Six arrested after Extinction Rebellion dumps manure outside Daily Mail offices in ‘Free the Press’ protest

·3-min read
Climate change activists dumped manure outside the Daily Mail offices (Extinction Rebellion)
Climate change activists dumped manure outside the Daily Mail offices (Extinction Rebellion)

Six people were arrested after Extinction Rebellion (XR) dumped a pile of manure outside the offices of the Daily Mail as part of a planned ‘Free the Press’ protest.

Climate activists dropped 7 tonnes of the fertiliser outside the entrance of Northcliffe House, in Kensington, west London, at 6.40am on Sunday and also targeted the offices of the Daily Telegraph at Victoria.

The environmental group said in a statement it wants to send a message to “the 4 billionaire owners of 68 per cent of the UK’s print media” and is demanding “an end to media corruption that suppresses the truth from the public for profit.” Protesters left signs behind saying “cut the crap” and “free the press”.

Police said five people were arrested in Kensington for an offence under section 148 of the Highways Act 1980, which is punishable with a fine. Four of the five were also arrested on suspicion of causing criminal damage.

A 54-year-old man was also stopped by police as he attempted to empty manure from a truck onto the pavement near the Telegraph’s offices in Buckingham Palace Road, Victoria. “Had he succeeded, it would have caused disruption to employees and members of the public,” the Metropolitan Police said in a statement. He was arrested on suspicion of dangerous driving.

XR later posted a video of a small number of activists spraying paint on the News Corp building at London Bridge before they too were detained by police.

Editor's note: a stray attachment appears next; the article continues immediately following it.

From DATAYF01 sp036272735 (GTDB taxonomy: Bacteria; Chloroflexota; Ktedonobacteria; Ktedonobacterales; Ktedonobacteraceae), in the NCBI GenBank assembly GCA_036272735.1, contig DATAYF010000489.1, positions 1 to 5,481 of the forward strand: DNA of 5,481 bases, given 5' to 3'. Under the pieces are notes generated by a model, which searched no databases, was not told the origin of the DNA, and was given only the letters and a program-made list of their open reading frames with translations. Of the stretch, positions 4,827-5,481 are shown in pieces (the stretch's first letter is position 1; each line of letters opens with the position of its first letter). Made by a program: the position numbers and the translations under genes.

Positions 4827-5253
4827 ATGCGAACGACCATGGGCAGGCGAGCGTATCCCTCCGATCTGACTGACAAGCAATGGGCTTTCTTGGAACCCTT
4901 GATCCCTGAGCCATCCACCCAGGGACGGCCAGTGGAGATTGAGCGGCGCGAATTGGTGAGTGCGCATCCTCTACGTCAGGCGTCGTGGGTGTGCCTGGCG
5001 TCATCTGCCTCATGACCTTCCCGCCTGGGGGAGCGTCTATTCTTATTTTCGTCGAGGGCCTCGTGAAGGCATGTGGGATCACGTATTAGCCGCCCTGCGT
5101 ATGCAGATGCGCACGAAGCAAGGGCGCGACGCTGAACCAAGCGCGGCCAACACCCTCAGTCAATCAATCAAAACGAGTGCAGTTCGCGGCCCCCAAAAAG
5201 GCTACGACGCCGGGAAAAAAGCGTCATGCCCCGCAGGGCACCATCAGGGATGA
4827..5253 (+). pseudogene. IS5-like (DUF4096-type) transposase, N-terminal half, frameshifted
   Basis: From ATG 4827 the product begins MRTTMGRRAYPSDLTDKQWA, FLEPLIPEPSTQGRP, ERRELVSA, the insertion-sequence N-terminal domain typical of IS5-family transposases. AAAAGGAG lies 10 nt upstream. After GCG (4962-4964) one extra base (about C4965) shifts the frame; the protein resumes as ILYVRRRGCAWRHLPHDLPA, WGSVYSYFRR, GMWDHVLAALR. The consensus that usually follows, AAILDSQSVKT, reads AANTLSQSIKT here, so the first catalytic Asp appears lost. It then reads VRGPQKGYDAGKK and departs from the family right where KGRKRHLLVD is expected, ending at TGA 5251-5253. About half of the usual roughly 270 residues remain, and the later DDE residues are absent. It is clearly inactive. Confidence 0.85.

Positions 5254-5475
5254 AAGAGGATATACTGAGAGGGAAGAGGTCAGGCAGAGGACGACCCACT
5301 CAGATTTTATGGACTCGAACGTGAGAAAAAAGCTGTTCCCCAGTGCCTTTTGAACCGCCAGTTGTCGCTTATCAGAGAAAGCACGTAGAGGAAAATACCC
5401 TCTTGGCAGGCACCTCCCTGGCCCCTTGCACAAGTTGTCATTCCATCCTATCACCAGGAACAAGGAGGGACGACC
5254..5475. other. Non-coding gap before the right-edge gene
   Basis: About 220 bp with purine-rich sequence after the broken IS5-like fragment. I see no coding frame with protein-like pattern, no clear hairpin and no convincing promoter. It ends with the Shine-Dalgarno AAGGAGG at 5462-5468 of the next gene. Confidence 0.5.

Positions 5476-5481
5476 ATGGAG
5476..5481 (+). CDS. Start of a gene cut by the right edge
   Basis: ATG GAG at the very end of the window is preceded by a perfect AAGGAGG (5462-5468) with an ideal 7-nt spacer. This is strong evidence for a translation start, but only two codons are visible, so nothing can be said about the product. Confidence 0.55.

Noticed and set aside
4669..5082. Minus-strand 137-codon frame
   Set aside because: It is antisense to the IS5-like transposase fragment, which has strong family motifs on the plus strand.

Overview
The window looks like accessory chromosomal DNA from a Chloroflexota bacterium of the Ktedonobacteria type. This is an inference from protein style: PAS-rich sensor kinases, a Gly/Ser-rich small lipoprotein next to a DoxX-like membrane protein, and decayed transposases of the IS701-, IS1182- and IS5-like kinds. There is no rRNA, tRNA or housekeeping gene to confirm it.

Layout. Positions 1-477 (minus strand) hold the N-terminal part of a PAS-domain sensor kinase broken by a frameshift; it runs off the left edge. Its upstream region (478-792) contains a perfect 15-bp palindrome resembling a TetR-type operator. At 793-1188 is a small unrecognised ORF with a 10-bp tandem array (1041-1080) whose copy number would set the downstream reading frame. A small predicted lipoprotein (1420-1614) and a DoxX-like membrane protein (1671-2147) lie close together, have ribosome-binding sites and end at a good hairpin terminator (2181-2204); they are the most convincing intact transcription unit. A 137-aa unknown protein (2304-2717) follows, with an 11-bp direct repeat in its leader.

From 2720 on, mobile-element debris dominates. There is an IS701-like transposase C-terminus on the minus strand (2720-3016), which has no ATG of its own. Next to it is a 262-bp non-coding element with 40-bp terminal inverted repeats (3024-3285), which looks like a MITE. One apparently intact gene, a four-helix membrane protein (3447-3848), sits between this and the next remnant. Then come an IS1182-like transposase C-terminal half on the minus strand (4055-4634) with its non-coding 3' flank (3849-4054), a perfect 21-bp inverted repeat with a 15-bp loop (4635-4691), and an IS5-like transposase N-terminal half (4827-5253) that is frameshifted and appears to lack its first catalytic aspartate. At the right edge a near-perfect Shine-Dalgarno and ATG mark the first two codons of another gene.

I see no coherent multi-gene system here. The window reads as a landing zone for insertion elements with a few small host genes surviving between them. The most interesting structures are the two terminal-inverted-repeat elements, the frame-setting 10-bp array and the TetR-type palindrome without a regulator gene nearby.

The protest was one of several different demonstrations to sweep the capital over the weekend.

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On Saturday anti-lockdown protesters threw tennis balls at Parliament and Downing Street and also let off flares.

Protesters, many not wearing masks, carried placards bearing anti-vaccine and anti-restrictions messages, while others waved flags.

Meanwhile, in a separate action, the People’s Assembly, an anti-austerity group, held a demonstration against the government, which included criticism of a range of issues including the controversial Police, Crime, Sentencing and Courts Bill.

Images and videos shared on social media by Extinction Rebellion showed people marching through London and speeches in Parliament Square, including from former Labour leader Jeremy Corbyn.

Other protesters sharing images on social media appeared to be marching for causes including the rights of Palestinians and trans people.

Three people were arrested during the protests for breach of the peace, assault on police and an individual who was already wanted for a previous assault.

On Sunday the Save Our Scene group held a “Freedom To Dance” march from Regent Street to Parliament Square in protest at the government’s treatment of the live music industry during the coronavirus pandemic.

In a post on Instagram, the group said: “We are demanding that the government lift all restrictions on the music & hospitality sector without any further delay.”

At the end of Sunday’s demonstrations, the Met Police confirmed that a total of 23 people had been arrested “as a result of the proactive operation”.

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